Secrets to Gallery Representation
First things first: Make a list of a few – three or four – galleries you’d be interested in working with. Bear in mind that all galleries have a “program” – an agenda of sorts, and not all galleries are right for all artists. One space may work exclusively with abstract painters while another works with realistic sculptors, so find a place where your work will reasonably and realistically fit. An important thing to think about is at what point the other artists in the gallery are in their career. If the majority of the artists in the gallery are fresh out of art school (you can find this out by looking online at artist’s bios) and you’re an established artist, another gallery might a better fit.
Secondly, make sure you have your work together.Don’t pursue an art gallery the second you’ve finished the first painting in a series, instead wait until you have a substantial body of work. This way the gallery will have a clear idea of who you are as an artist. Have your work photographed and put together an organized website – it doesn’t have to be anything fancy, just so your portfolio can be reviewed by someone who is interested. Start by creating a portfolio on ArtBistro!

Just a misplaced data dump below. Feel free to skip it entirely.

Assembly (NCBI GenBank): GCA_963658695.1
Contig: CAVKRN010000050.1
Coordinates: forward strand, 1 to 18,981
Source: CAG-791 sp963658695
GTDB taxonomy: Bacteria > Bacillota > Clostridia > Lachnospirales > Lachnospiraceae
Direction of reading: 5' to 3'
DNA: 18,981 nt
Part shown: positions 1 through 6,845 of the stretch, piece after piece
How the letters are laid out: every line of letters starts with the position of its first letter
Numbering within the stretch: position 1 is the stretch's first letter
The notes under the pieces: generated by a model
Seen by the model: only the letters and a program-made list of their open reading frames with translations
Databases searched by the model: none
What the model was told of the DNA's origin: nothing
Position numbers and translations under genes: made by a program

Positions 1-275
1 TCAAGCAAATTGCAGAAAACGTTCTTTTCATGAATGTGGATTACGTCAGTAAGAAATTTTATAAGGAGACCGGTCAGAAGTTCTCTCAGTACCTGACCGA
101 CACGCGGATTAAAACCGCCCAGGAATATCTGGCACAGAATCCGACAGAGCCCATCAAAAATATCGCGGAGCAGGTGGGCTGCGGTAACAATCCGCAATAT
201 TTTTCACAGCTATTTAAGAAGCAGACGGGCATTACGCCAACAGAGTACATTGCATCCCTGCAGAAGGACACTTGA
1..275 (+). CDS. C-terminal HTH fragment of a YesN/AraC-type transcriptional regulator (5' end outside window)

That’s all groundwork you have to do before you even think about approaching someone. Assuming that’s done, you can now start thinking about how to get the gallery interested in you.
One of the most important steps you can take as an artist is add the Director of each of your top galleries to your mailing list. It sounds so simple, but this is a very basic and important step in creating awareness.
Organize an open studio or, join fellow artists in a pre-established open studio. Many communities have a day in which a few dozen or more artists all open their doors together. Either way, invite the galleries to see your work. All you need to send is a simple note along with the invitation (or a personalized email) – nothing pushy, or over-the-top. Just a few words to say that you like their program, feel there’s a connection between the work they show and the work you create, and your name. Best to keep it quick and polite.
If they don’t show up, don’t be discouraged. Try again during your next How Do Artists Make Money?">open studio. Also, it’s a good idea to keep them on your mailing list. This way you’ll keep them aware of all future professional accomplishments. Be persistent, but strike a balance between coming on too strong and making your presence known. Always remember to be informative while still respectful and professional in your correspondence.